The UNH Stable Isotope Laboratory measures stable isotope ratios of carbon and nitrogen in environmental samples. Two isotope ratio mass spectrometers, both Finnigan Delta XPs, are the workhorses of the laboratory.
The University of New Hampshire Stable Isotope Lab has two Thermo Electron DeltaPlus XP isotope ratio mass spectrometers for measuring the stable isotopes of C and N. The lab also houses two peripheral devices to introduce sample to the mass spectrometers.
Mass Spectrometer 1
The first DeltaPlus XP mass spectrometer is interfaced to a Costech ECS4010 Elemental Analyzer via a Conflo III and is dedicated to measuring 13C, 15N, C%, and N% of organic and inorganic samples. Samples are packed into small tin capsules and introduced into the Elemental Analyzer via a Costech Zero Blank Autosampler. Mass Spectrometer 1 has a universal triple collector which allows for the measurement of C and N stable isotopes. Additionally, we have outfitted the amplifier board on this mass spectrometer with two sets of gain resistors allowing us to measure a wider range of sample sizes. We can use a high amplification mode to measure C and N isotopes on samples containing as little as 5-10 ug of C or N.
Mass Spectrometer 2
The second DeltaPlus XP mass spectrometer is interfaced to a Thermo GC Trace Ultra. Mass Spectrometer 2 has a universal triple collector which allows for the measurement of C and N stable isotopes in inorganic and organic solid samples.
Costech ECS4010 Elemental Analyzer
In our lab the Costech ECS4010 Elemental Analyzer, or EA, is dedicated to measuring 13C, 15N, C%, and N% of organic and inorganic samples.
Solid samples that are ground to a fine powder are weighed to the thousandth of a milligram, tightly packed into small tin capsules, and stored in a dessicator prior to analysis. Samples are then placed into a Zero Blank autosampler where atmospheric gases containing C and N are purged by ultra high purity He carrier gas. Once the autosampler has been purged it is closed to the atmosphere and analysis begins.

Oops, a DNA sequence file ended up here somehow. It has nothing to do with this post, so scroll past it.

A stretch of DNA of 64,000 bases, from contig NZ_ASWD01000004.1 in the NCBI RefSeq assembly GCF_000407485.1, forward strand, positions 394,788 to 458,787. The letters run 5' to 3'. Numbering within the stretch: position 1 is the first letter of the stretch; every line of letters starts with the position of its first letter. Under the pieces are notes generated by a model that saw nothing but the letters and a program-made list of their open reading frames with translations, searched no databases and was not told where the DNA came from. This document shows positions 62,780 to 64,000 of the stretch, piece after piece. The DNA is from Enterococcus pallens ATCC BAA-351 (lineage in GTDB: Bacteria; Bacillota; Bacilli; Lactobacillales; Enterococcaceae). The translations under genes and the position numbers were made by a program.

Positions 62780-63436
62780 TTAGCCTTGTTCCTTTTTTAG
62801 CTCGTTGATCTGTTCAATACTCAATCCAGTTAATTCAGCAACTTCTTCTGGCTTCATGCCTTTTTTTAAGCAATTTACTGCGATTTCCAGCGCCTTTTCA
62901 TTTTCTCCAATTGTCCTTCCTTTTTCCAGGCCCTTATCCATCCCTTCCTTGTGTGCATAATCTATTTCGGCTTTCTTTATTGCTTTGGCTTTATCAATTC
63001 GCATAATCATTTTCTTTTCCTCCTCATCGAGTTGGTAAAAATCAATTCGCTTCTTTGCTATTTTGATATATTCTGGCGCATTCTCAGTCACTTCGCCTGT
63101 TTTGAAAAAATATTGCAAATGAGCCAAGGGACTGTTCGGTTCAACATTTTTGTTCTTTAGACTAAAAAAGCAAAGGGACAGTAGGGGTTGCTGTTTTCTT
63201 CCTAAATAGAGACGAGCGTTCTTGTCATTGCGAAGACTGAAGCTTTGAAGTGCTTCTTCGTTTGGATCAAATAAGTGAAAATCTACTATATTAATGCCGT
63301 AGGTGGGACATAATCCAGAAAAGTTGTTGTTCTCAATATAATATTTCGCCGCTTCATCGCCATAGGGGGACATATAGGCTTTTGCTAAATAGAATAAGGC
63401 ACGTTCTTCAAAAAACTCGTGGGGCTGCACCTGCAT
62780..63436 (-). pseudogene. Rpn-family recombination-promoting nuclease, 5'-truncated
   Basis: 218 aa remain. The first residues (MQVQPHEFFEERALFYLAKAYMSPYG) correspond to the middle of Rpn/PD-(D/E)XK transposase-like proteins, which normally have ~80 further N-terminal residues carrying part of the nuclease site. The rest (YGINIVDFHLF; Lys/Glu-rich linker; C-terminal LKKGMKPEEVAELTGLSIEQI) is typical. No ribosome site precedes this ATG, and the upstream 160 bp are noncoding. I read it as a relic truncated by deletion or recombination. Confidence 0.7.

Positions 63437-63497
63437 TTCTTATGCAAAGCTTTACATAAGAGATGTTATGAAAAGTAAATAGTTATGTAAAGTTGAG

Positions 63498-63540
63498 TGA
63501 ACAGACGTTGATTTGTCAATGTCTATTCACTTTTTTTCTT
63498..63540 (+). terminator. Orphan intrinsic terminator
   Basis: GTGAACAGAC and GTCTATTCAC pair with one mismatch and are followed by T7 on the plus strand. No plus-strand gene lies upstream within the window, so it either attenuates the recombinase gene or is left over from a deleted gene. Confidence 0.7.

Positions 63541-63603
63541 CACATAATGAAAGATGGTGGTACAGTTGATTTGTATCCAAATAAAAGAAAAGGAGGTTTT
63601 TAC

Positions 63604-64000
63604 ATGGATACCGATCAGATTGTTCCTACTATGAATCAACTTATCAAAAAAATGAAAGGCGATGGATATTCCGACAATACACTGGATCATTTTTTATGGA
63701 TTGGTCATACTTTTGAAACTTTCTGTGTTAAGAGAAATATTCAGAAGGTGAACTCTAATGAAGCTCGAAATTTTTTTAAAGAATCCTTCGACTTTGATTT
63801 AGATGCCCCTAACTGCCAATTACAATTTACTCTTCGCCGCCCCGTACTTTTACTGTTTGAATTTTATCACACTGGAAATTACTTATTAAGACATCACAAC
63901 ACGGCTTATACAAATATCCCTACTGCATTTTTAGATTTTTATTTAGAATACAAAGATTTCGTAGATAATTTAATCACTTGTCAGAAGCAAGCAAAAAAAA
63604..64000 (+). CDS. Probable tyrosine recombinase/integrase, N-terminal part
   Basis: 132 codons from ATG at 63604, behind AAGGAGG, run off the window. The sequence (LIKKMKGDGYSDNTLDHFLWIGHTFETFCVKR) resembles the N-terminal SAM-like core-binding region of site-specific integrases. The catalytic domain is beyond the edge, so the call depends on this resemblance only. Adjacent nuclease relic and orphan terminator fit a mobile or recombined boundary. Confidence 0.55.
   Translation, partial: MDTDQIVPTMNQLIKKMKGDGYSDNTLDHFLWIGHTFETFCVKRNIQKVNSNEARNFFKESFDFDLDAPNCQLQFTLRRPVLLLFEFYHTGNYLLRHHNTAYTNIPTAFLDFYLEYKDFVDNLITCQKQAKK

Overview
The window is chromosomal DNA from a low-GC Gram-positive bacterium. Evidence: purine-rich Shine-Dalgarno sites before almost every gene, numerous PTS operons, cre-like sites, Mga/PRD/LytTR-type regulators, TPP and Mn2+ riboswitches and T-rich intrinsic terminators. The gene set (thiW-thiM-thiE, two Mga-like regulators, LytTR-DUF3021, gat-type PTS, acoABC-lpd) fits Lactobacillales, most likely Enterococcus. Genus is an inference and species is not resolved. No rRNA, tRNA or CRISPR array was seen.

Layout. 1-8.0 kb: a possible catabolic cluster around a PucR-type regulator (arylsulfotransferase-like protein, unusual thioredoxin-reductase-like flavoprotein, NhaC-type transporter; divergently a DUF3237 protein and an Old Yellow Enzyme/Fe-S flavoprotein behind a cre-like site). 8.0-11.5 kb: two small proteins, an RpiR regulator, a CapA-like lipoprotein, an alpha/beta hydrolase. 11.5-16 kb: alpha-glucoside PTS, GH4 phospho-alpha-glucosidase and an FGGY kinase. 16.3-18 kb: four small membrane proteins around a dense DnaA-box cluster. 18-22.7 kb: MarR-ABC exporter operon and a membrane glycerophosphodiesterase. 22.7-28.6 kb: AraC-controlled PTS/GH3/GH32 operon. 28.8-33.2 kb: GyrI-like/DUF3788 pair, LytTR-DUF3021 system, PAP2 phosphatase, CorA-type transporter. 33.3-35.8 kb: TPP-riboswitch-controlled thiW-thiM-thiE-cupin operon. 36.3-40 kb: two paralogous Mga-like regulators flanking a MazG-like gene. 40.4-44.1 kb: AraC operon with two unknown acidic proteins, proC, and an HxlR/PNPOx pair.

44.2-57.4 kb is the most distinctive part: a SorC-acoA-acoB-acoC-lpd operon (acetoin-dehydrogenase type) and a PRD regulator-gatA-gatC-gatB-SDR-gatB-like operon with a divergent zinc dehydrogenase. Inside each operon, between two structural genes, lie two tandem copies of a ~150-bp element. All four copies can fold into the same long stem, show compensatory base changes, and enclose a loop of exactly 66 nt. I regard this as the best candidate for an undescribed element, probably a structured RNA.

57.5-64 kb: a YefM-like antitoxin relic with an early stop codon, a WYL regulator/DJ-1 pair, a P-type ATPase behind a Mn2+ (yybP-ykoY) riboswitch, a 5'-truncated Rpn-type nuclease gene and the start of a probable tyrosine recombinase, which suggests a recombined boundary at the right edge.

Thermo Trace GC Ultra
The gas chromatograph (GC) in our lab is mainly used for compound specific isotope analysis on liquid or gaseous samples. For example, instead of measuring bulk fish tissue, more information can be obtained by measuring isotopes of individual amino acids or fatty acids in that fish tissue. Compound specific analyses require some preparative chemistry prior to analysis (speak with the lab manager about this). We have the ability to measure 13C and 15N, isotopes on compound specific analytes.
13C and 15N analysis on the Trace GC Ultra
Measurement of 13C and 15N analysis on the Trace GC Ultra, is similar to the elemental analyzer because the isotopes are measured on CO2 and N2 gas. However, the GC column on the Trace GC Ultra is more complex than the 3 meter column on the elemental analyzer. We have several different columns available to use on the Trace GC Ultra with a variety of active phases, polarities, and lengths (up to 60 meters long).
Samples are injected using an AS2000 autosampler into a heated inlet where the sample is vaporized (note that the sample has to be prepared in such a way that it is volatile at the inlet temperatures, 250-280o C). The vaporized sampled does not immediately undergo combustion as in the EA but instead passes through the GC column. Once the compound specific analytes are separated and elute from the column they pass through combustion and reduction reactors where they are individually combusted and reduced to yield CO2 and N2 gases. A water trap dries out the gas stream before it enters the mass spectrometer for isotope detection via an open split. The mass spectrometer can only measure isotope ratios of carbon and nitrogen on CO2 and N2. The mass spectrometer cannot not recognize for instance, one amino acid from another, or measure isotope ratios on amino acids. That is why efficient analyte separation on a GC column followed by combustion and reduction is crucial for compound specific isotope analyses.